What do you know about Kids and Depression?

 kids

One of today’s headlines included news that depressed kids are at risk for heart disease later in life. As a healthcare professional this is not really new to me but the fact that a study found this correlation is meaningful.

 

The findings suggest that the consequences of childhood depression reach beyond the emotional realm and can lead to long-term physical health problems. This makes early intervention — both to treat the depression and to encourage healthy habits, possibly preventing future heart problems — even more important.

An estimated 2 percent of school-aged children, those between 6 and 12 years old, appear to have a major depression at any given time. That widely cited statistic comes from a study published in 2000 in American Family Physician, the peer-reviewed journal of the American Academy of Family Physicians.

“I think the clinical implication of this finding is that if we know a child is experiencing depression, we can pay special, close attention to cardiovascular risk factors and try to deal with those things as early as possible,” Carney said in an interview, “and then be able to prevent the onset of heart disease over time.”

via Depressed Kids Risk Heart Disease Later – Heart Health Center – Everyday Health.

This is an important finding for the future health of our children and of course it is important for their current health.

If your child exhibits signs and symptoms of depression it is crucial that you are able to recognize them and then speak to your physician about what you are seeing.

No one wants to think that their own child or grandchild could actually be “depressed” at a young age but they can. Closing your eyes to it will not make depression go away it might even make it worse.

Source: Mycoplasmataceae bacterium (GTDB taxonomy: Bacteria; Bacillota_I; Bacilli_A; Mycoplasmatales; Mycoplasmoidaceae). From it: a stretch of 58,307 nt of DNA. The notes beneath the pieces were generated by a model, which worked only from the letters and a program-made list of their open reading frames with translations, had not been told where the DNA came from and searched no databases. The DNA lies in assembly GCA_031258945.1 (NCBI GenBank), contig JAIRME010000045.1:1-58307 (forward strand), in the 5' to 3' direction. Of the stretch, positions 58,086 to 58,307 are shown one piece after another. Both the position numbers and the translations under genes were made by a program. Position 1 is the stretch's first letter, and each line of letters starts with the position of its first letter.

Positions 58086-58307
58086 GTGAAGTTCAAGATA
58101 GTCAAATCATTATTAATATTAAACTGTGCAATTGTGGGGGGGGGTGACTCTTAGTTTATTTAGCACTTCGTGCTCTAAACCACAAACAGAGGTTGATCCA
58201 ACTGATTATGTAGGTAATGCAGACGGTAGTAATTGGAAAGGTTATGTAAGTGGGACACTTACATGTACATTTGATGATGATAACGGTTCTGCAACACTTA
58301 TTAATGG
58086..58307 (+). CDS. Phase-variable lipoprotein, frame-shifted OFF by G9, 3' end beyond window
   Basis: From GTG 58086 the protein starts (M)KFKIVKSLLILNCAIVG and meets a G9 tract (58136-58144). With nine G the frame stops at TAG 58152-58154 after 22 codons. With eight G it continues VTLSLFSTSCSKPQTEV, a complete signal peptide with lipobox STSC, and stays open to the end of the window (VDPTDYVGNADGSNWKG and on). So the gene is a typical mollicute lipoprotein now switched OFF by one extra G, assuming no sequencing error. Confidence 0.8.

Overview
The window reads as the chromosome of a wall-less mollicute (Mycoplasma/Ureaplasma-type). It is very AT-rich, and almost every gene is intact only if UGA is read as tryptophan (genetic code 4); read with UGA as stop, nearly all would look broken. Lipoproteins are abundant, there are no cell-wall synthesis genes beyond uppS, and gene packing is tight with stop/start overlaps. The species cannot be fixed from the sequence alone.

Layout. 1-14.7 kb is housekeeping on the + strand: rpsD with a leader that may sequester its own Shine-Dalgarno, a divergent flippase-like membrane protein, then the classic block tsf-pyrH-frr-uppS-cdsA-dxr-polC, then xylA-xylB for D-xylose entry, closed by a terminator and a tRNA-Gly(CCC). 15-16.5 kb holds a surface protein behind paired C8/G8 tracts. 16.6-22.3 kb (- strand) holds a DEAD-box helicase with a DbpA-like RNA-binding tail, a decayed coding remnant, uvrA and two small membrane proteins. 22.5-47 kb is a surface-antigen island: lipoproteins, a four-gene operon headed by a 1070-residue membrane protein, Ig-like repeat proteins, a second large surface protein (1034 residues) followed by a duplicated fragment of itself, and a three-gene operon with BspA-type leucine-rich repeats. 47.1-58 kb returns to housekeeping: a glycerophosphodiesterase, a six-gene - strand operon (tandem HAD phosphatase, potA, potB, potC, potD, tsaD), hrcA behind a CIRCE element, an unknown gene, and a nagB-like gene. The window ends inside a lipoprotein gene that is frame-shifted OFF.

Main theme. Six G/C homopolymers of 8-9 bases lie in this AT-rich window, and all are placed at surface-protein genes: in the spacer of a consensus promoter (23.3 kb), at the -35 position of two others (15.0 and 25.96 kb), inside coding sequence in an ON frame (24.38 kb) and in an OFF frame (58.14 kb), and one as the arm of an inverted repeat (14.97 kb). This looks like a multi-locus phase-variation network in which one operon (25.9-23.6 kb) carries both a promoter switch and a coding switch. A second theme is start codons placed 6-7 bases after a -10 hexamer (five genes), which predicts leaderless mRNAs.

Signs and symptoms of depression in children include:

Irritability or anger.

Continuous feelings of sadness and hopelessness.

Social withdrawal.

Increased sensitivity to rejection.

Changes in appetite — either increased or decreased.

Changes in sleep — sleeplessness or excessive sleep.

Vocal outbursts or crying.

Difficulty concentrating.

Fatigue and low energy.

Physical complaints (such as stomachaches, headaches) that don’t respond to treatment.

Reduced ability to function during events and activities at home or with friends, in school, extracurricular activities, and in other hobbies or interests.

Feelings of worthlessness or guilt.

Impaired thinking or concentration.

Thoughts of death or suicide

via Depression in Children: Symptoms and Common Types of Child Depression.

Although I have read that depression is not common in children younger than 12 years of age, as a clinician I have seen some very troubling depressive behavior in younger children.

Depression is treatable, but only if you seek help for it.

So, if you have questions about yourself or your child please check with your doctor or go to the nearest emergency room.

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